The Democrats’ Goldwater
Elizabeth Warren leads the party’s leftward march.
Aug 18, 2014, Vol. 19, No. 46 • By FRED BARNES
For Sosnik, the change from his years in the Clinton White House must be vivid. Conservative scholar Steven Hayward says the “most notable shift is that Democrats have shed the relative moderation of the Clinton years on social and economic policy in favor of the old-school, punitive redistributionism of Elizabeth Warren.” Indeed, “Bill and Hillary Clinton’s support for traditional marriage,” Hayward says, “is being airbrushed out of party history as effectively as a disgraced Soviet Politburo member.”
Warren isn’t charismatic or an eloquent speaker, but she arouses liberals in a way Obama hasn’t since his 2008 campaign. She’s also a problem for Democrats. She’s forgotten what happened the last time Democrats tilted sharply to the left (pre-Obama). It was in the 1970s, and the backlash led to the presidencies of Reagan, Bush 41, Clinton, and Bush 43. And Obama was elected while posing as a bipartisan unifier.
Sosnik pointed out the liberal trend among Democrats has been accompanied in public opinion by something very un-liberal—“a desire for less government, not more.” Thus Democratic activists must reconcile public support for smaller government “with their own progressive impulses,” he wrote.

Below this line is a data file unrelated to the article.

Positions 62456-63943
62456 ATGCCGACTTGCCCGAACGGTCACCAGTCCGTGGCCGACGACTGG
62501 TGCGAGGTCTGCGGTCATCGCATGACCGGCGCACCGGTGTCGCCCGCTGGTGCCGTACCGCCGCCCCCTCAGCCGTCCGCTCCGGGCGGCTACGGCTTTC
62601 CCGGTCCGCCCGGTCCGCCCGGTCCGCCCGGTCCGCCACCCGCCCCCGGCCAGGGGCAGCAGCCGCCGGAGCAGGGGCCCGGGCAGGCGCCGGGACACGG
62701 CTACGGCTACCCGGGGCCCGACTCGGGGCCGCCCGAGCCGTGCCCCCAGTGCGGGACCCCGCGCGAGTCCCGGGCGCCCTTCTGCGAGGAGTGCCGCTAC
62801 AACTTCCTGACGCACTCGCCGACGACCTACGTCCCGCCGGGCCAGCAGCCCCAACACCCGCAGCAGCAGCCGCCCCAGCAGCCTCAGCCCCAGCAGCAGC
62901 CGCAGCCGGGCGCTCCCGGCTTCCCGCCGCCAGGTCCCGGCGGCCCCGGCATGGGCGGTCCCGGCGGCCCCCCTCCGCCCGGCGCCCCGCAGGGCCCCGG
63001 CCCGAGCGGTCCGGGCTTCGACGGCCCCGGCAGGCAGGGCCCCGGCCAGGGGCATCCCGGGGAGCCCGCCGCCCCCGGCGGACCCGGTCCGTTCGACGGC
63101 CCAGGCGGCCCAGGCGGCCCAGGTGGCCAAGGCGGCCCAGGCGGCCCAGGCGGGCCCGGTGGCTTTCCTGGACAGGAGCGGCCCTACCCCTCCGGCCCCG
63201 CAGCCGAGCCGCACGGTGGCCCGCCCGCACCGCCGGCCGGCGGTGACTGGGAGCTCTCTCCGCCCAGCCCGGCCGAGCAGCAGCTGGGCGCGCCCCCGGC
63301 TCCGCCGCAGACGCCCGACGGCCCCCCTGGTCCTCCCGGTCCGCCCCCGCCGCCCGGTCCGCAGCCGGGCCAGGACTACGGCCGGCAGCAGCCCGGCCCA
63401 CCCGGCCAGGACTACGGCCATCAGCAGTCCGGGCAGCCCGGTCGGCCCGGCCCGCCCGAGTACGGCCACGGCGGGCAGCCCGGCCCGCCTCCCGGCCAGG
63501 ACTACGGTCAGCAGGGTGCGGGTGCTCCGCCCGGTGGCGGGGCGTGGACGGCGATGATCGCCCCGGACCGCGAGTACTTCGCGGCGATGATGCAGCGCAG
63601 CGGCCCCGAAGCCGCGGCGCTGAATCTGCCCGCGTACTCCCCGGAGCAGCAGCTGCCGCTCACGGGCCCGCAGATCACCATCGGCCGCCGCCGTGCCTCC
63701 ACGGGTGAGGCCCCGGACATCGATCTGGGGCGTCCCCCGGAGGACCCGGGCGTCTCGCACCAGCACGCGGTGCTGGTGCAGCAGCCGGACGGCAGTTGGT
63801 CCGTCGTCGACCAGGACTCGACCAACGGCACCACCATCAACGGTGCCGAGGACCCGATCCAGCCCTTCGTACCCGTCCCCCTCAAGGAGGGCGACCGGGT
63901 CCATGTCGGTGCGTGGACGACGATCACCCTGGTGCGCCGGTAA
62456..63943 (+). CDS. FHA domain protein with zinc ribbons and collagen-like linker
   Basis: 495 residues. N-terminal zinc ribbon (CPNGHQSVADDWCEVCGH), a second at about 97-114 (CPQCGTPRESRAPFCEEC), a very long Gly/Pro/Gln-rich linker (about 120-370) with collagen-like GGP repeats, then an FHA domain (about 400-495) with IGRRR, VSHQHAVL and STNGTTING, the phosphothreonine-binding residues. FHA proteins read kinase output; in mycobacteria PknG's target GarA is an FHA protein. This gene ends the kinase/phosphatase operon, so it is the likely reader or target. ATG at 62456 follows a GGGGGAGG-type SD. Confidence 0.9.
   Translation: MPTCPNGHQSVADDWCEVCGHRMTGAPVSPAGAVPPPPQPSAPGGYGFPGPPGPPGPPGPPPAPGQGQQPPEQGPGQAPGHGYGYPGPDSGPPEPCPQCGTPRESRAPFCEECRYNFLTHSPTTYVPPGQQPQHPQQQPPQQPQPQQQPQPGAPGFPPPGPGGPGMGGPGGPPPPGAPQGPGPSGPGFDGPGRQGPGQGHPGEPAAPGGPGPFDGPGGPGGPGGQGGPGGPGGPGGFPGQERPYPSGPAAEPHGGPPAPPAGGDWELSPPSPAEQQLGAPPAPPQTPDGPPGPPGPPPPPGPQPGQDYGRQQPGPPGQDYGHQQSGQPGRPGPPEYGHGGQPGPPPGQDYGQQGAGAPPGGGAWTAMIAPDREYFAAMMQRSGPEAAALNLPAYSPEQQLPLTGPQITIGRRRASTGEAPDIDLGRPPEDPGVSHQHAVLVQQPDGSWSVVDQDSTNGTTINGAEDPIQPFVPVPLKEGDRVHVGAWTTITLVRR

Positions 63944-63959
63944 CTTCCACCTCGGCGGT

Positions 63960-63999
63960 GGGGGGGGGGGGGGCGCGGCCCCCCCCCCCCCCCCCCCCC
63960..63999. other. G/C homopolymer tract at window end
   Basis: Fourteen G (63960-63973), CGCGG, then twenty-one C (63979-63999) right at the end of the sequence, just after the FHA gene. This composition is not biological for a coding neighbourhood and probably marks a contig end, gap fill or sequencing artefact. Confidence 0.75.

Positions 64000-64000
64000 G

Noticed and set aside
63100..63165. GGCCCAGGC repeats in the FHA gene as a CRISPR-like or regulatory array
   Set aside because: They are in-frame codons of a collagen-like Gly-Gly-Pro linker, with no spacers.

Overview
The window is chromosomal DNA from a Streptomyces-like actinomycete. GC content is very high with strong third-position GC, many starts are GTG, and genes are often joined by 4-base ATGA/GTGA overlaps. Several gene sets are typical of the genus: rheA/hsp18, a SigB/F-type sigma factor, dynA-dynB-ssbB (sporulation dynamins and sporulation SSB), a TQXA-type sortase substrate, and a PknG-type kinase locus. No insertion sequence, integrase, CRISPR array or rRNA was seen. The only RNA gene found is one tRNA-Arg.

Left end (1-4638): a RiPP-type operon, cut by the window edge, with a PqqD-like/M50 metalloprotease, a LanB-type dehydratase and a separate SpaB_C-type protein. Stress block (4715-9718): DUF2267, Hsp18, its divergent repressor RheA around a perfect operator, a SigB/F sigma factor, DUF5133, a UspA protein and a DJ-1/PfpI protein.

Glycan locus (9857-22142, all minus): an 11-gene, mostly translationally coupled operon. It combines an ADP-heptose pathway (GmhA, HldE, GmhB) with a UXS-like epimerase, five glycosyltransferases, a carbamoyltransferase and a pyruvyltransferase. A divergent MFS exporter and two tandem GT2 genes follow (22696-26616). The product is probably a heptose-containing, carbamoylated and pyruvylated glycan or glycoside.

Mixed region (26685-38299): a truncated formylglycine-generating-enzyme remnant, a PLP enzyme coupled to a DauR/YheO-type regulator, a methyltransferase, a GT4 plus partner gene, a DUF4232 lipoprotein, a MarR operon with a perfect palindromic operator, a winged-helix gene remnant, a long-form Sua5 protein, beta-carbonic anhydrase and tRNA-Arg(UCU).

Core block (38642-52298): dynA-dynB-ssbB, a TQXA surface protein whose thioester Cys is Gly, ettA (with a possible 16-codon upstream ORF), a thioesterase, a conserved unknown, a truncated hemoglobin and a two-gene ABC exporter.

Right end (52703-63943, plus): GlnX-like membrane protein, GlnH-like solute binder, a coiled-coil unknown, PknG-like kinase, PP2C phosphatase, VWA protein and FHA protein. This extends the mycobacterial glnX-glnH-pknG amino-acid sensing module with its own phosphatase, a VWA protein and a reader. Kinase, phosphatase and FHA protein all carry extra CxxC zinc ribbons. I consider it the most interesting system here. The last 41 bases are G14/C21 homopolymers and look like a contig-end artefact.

That won’t be easy if Warren has her way. She’s not a reconciler. Her most famous remark is that America’s economic system is “rigged” in favor of the high and mighty. And who else is there to uproot the system but the federal government? The 11 principles of progressivism she laid down at the Netroots Nation convention amount to an invitation for Washington to intervene. If such a thing as a small government liberal exists, she’s not one.
Warren’s progressive tenets include these: “Wall Street needs stronger rules and tougher enforcement . . . the Internet shouldn’t be rigged to benefit big corporations and that means real net neutrality . . . fast-food workers deserve a livable wage . . . students are entitled to get an education without being crushed by debt . . . equal means equal and that’s true in marriage, it’s true in the workplace, it’s true in all of America . . . immigration has made this country strong and vibrant and that means reform . . . corporations are not people.” These sound nice, but they all require bigger, more intrusive, and more powerful government.
In her mind, this package of liberal ideas is more than a political agenda. “This is 21st-century democracy,” she said. “This is the future of America.” I’d put it differently. Warrenism is the future of liberalism.
Fred Barnes is an executive editor at The Weekly Standard.
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